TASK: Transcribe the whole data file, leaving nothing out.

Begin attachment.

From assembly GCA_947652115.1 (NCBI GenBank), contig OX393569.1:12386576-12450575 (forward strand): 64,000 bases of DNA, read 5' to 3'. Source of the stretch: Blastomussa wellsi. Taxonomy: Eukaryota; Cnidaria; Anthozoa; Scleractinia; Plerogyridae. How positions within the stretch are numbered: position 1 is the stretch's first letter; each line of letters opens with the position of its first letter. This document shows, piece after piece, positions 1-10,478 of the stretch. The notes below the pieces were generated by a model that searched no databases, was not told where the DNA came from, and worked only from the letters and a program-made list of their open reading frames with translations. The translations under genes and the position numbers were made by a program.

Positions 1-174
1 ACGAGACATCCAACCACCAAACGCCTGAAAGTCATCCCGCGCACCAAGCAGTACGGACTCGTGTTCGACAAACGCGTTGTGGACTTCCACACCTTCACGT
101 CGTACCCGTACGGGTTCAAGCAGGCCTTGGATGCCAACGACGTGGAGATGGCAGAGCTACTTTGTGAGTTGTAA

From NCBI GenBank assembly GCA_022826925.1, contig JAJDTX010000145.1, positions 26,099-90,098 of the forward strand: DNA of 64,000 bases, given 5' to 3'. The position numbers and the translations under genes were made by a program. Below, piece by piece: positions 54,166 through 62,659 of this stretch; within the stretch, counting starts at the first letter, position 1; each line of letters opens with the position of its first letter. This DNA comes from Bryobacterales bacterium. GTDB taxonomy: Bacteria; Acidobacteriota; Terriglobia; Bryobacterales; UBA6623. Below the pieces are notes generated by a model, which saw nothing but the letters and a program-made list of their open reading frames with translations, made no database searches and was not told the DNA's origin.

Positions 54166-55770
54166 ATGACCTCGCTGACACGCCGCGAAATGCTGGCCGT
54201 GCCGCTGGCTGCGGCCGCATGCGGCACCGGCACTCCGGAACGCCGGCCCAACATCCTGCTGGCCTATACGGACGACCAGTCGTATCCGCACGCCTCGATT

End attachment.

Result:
From assembly GCA_947652115.1 (NCBI GenBank), contig OX393569.1:12386576-12450575 (forward strand): 64,000 bases of DNA, read 5' to 3'. Source of the stretch: Blastomussa wellsi. Taxonomy: Eukaryota; Cnidaria; Anthozoa; Scleractinia; Plerogyridae. How positions within the stretch are numbered: position 1 is the stretch's first letter; each line of letters opens with the position of its first letter. This document shows, piece after piece, positions 1-10,478 of the stretch. The notes below the pieces were generated by a model that searched no databases, was not told where the DNA came from, and worked only from the letters and a program-made list of their open reading frames with translations. The translations under genes and the position numbers were made by a program.

Positions 1-174
1 ACGAGACATCCAACCACCAAACGCCTGAAAGTCATCCCGCGCACCAAGCAGTACGGACTCGTGTTCGACAAACGCGTTGTGGACTTCCACACCTTCACGT
101 CGTACCCGTACGGGTTCAAGCAGGCCTTGGATGCCAACGACGTGGAGATGGCAGAGCTACTTTGTGAGTTGTAA

From NCBI GenBank assembly GCA_022826925.1, contig JAJDTX010000145.1, positions 26,099-90,098 of the forward strand: DNA of 64,000 bases, given 5' to 3'. The position numbers and the translations under genes were made by a program. Below, piece by piece: positions 54,166 through 62,659 of this stretch; within the stretch, counting starts at the first letter, position 1; each line of letters opens with the position of its first letter. This DNA comes from Bryobacterales bacterium. GTDB taxonomy: Bacteria; Acidobacteriota; Terriglobia; Bryobacterales; UBA6623. Below the pieces are notes generated by a model, which saw nothing but the letters and a program-made list of their open reading frames with translations, made no database searches and was not told the DNA's origin.

Positions 54166-55770
54166 ATGACCTCGCTGACACGCCGCGAAATGCTGGCCGT
54201 GCCGCTGGCTGCGGCCGCATGCGGCACCGGCACTCCGGAACGCCGGCCCAACATCCTGCTGGCCTATACGGACGACCAGTCGTATCCGCACGCCTCGATT